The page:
Workplace investigations and the Security and Related Activities (Control) Act

Did you know that engaging someone to assist with your workplace investigation may render them liable for a fine of up to $15,000 and undermine the whole process of the workplace investigation?

Situations can arise in the workplace, which require an employer to conduct a workplace investigation. 

Workplace investigations are often carried out by the employer’s internal staff (say, by the HR team).  However, an employer may choose to hire an external investigator to conduct the investigation in certain circumstances. 

When and why would you hire an external investigator?

Reasons for hiring an external investigator may include:

  • When the allegations are serious (eg employee misconduct such as alleged discrimination, sexual harassment, bullying, inappropriate use of the internet or social media, theft of company property, fraud and policy breaches);
  • When the stakes are high (when allegations are made against an employee, the employer’s business and reputation may be on the line);
  • The need for impartiality (the parties must feel that they have been treated fairly throughout the process);
  • Training and experience (cases can be complex, and the investigator must be adequately trained in interviewing witnesses, gathering relevant documents, and experienced to evaluate the evidence, assess credibility of witnesses, weigh corroborative, circumstantial and similar fact evidence, and reach a conclusion);
  • Timeliness (eg lack of internal resources);
  • Dealing with the media (eg allegations involving discrimination or harassment may attract unwanted media attention, and investigators must ensure that information regarding the investigation is not prematurely disclosed to the public);
  • Maintaining privilege (eg hiring a lawyer as an investigator can help to protect legal professional privilege);
  • Simplifying litigation (eg a comprehensive investigation report, if favourable to an employer, can shut down legal disputes at an early stage, as adjudicators may wish to rely upon the findings of a sound investigation report to determine issues of employer liability); and
  • Rebuilding trust and morale (eg complaints of wrongdoing by employees can harm workplace morale and an employer who fails to conduct a fair and thorough workplace investigation into allegations risks creating more toxicity in the workplace).

In Western Australia, investigators, unless they are certain persons who are exempted such as lawyers and employees of insurers, must be licensed under the Security and Related Activities (Control) Act 1996 (WA) (Act), otherwise they can be liable for a fine of up to $15,000.

Pitfalls of using an unlicensed external investigator

Using an unlicensed external investigator may delay the investigation process or, after the investigation report has been completed, undermine the entire process, requiring it to be restarted.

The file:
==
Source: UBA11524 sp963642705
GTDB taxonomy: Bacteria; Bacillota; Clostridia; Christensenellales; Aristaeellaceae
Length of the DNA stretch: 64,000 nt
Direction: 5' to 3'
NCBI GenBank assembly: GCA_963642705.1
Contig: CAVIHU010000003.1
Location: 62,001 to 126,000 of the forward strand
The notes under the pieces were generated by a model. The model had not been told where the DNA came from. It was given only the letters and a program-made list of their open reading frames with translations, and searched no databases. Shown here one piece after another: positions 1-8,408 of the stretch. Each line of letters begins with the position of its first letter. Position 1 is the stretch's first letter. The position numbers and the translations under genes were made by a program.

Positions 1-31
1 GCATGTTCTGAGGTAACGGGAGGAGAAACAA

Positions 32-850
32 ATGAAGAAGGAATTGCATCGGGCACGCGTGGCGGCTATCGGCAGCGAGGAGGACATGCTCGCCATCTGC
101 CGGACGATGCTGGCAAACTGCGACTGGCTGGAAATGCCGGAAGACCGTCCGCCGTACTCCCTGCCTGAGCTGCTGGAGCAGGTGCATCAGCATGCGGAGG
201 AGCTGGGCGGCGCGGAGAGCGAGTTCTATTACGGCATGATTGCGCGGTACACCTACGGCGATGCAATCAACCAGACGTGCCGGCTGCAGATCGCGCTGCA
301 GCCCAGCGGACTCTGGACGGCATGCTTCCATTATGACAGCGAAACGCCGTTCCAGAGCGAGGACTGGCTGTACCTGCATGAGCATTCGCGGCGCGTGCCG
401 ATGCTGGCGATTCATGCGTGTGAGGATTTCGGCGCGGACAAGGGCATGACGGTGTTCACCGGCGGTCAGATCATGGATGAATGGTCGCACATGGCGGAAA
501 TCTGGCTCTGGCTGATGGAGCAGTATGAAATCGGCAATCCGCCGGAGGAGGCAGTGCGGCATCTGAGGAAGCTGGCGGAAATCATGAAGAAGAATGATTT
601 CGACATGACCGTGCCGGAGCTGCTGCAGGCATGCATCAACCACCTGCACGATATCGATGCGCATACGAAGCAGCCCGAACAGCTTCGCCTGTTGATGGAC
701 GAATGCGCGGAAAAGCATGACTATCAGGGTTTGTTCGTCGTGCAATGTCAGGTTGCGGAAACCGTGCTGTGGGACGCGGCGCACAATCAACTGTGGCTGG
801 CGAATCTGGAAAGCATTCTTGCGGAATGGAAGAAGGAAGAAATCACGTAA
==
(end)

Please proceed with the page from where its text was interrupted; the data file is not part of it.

In matters where the employer is required to conduct an investigation in a timely manner, an unlicensed investigator may delay the matter, to the detriment of all parties involved. 

If another investigation is required due to the employee challenging the ability of the unlicensed investigator to conduct the investigation, then recollections of events may diminish as time passes. 

If there is a need for an employer to take interim action whilst an investigation is underway (for example, suspending an employee who is the subject of the investigation, allocating the employee to another workplace, or limiting the employee’s access to work email and computing systems), delays will result in the employer’s interim action against the employee being extended for a time that may not have been intended by the employer.

An employer needs to implement natural justice when conducting an investigation, and particularly, give the employee the opportunity to respond to issues arising out of the investigation.  If there is a delay, natural justice may not be afforded to the employee. 

Once an investigation is concluded and if the employer decides to take action against the employee (eg by dismissing the employee), this could result in the employee bringing a claim against the employer for not providing procedural fairness.  For example, an employee may argue that their dismissal was unfair because the employer should not have relied on the findings and report of an unlicensed investigator to effect dismissal.

Finally, if the investigation into an incident is delayed, it may appear that the employer has not taken the incident seriously.  This might mean that the behaviour complained of by the employee continues against the employee (as it may look like the employer is not doing anything or condones the behaviour complained of), and may result in criticism, which could then adversely affect other employees in the workforce. 

Lavan Legal comment

If an employer’s HR team is considering engaging an external investigator to undertake a workplace investigation, the team should ask for confirmation that the investigator is licensed and obtain the licence number to check against the list maintained by the WA Police:

Alternatively, the HR team may consider hiring an external law firm such as Lavan Legal to undertake the workplace investigation.

Alternatively, and particularly where an employer requires legal professional privilege to be maintained over the material produced as part of the investigation, Lavan Legal can assist you to appoint and instruct an external investigator.

Disclaimer – the information contained in this publication does not constitute legal advice and should not be relied upon as such. You should seek legal advice in relation to any particular matter you may have before relying or acting on this information. The Lavan team are here to assist.